HIV Neuropathogenesis in the Presence of a Disrupted Dopamine System

E. A. Nickoloff-Bybel, T. M. Calderon, P. J. Gaskill, J. W. Berman

Research output: Contribution to journalReview articlepeer-review

28 Scopus citations


Antiretroviral therapy (ART) has transformed HIV into a chronic condition, lengthening and improving the lives of individuals living with this virus. Despite successful suppression of HIV replication, people living with HIV (PLWH) are susceptible to a growing number of comorbidities, including neuroHIV that results from infection of the central nervous system (CNS). Alterations in the dopaminergic system have long been associated with HIV infection of the CNS. Studies indicate that changes in dopamine concentrations not only alter neurotransmission, but also significantly impact the function of immune cells, contributing to neuroinflammation and neuronal dysfunction. Monocytes/macrophages, which are a major target for HIV in the CNS, are responsive to dopamine. Therefore, defining more precisely the mechanisms by which dopamine acts on these cells, and the changes in cellular function elicited by this neurotransmitter are necessary to develop therapeutic strategies to treat neuroHIV. This is especially important for vulnerable populations of PLWH with chemically altered dopamine concentrations, such as individuals with substance use disorder (SUD), or aging individuals using dopamine-altering medications. The specific neuropathologic and neurocognitive consequences of increased CNS dopamine remain unclear. This is due to the complex nature of HIV neuropathogenesis, and logistical and technical challenges that contribute to inconsistencies among cohort studies, animal models and in vitro studies, as well as lack of demographic data and access to human CNS samples and cells. This review summarizes current understanding of the impact of dopamine on HIV neuropathogenesis, and proposes new experimental approaches to examine the role of dopamine in CNS HIV infection. [Figure not available: see fulltext.]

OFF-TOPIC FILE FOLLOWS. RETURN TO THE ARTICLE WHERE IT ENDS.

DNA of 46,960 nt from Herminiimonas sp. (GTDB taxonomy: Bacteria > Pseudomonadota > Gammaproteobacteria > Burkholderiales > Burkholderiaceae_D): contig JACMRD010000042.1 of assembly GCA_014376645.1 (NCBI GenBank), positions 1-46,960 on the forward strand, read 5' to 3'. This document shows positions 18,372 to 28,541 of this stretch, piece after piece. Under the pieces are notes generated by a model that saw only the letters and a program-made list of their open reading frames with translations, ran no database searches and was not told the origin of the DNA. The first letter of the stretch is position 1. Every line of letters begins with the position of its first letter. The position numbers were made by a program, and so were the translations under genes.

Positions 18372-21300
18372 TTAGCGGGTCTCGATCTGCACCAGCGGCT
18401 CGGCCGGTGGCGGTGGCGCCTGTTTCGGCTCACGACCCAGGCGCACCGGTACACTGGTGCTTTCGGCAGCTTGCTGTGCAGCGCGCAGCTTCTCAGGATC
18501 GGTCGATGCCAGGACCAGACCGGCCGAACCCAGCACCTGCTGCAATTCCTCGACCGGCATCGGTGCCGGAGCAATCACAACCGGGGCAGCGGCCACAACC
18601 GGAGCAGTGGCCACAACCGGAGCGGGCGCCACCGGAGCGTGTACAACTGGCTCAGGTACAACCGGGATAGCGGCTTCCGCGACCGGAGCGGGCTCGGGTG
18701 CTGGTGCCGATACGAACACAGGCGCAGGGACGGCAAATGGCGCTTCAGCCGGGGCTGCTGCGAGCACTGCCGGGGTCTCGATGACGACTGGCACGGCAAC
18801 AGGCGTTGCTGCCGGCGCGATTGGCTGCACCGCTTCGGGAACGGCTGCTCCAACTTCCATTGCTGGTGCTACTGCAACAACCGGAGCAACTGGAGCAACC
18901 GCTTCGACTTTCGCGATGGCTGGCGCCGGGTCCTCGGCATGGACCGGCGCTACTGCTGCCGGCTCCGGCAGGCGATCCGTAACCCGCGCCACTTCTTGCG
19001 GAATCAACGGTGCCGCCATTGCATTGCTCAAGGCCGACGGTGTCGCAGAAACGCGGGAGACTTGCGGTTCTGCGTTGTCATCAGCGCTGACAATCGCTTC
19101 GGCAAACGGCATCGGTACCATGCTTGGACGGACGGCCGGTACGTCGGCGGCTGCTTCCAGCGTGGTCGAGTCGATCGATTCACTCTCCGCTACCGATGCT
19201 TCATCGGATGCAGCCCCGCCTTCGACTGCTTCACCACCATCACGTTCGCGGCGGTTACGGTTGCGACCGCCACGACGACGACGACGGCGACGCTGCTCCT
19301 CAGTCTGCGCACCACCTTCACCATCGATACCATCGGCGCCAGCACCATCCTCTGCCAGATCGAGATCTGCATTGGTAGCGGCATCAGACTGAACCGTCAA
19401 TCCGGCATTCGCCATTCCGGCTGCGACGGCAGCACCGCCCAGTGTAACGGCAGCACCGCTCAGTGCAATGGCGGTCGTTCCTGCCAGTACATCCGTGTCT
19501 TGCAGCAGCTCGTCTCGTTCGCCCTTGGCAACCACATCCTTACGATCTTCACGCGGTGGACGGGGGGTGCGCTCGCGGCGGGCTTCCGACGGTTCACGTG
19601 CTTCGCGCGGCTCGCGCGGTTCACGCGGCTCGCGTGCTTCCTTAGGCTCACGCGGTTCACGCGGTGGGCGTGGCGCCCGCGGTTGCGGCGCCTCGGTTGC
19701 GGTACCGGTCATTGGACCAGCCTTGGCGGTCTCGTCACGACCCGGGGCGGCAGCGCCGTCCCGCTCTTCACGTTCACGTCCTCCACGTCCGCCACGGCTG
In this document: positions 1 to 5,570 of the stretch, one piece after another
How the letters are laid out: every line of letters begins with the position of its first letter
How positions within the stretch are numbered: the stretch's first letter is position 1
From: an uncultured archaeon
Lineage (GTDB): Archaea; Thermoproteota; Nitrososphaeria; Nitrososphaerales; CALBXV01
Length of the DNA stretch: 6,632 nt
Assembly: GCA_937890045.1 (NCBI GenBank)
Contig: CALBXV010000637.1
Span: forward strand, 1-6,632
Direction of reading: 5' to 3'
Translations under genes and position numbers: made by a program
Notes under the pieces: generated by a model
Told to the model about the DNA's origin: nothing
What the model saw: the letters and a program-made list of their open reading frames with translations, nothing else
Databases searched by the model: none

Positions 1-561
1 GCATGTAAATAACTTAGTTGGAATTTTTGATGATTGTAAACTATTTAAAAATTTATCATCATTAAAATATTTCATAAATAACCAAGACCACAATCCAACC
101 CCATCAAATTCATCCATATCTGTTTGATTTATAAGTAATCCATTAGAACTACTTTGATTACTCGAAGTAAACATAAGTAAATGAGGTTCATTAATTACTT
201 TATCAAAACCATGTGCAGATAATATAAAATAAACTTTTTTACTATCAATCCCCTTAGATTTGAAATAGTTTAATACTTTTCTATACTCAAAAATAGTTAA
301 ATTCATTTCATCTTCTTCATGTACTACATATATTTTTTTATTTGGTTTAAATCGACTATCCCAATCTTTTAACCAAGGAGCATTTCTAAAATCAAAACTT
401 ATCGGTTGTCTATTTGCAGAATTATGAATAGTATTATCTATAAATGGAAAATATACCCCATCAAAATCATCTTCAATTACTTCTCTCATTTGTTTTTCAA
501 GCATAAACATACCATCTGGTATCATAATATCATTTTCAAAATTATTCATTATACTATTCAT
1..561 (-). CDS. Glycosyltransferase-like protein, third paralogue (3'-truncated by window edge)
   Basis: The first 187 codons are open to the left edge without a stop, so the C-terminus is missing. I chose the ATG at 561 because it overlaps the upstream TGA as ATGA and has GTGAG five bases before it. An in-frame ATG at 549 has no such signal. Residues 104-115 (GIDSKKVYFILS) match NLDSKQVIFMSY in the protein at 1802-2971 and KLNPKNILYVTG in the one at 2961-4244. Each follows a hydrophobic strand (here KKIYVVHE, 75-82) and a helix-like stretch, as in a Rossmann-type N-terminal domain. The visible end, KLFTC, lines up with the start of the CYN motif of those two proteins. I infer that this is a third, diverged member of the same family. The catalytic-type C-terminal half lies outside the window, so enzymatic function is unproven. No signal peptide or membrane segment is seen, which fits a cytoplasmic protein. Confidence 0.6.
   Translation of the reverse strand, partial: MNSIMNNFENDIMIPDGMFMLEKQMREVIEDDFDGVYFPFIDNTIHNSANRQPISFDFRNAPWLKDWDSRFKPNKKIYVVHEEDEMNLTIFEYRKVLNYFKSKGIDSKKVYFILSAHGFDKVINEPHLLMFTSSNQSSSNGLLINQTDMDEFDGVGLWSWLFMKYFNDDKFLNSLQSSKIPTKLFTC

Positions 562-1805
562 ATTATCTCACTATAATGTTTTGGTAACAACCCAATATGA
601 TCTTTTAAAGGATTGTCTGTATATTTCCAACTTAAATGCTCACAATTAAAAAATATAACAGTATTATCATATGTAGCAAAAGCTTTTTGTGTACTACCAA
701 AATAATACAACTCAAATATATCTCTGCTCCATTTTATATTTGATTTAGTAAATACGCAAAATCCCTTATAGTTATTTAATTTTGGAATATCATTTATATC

Original languageEnglish (US)
Pages (from-to)729-742
Number of pages14
JournalJournal of Neuroimmune Pharmacology
Issue number4
StatePublished - Dec 2020


  • ART
  • NeuroHIV
  • dopamine
  • neuroinflammation
  • substance use disorder

ASJC Scopus subject areas

  • Neuroscience (miscellaneous)
  • Immunology and Allergy
  • Immunology
  • Pharmacology


Dive into the research topics of 'HIV Neuropathogenesis in the Presence of a Disrupted Dopamine System'. Together they form a unique fingerprint.

Cite this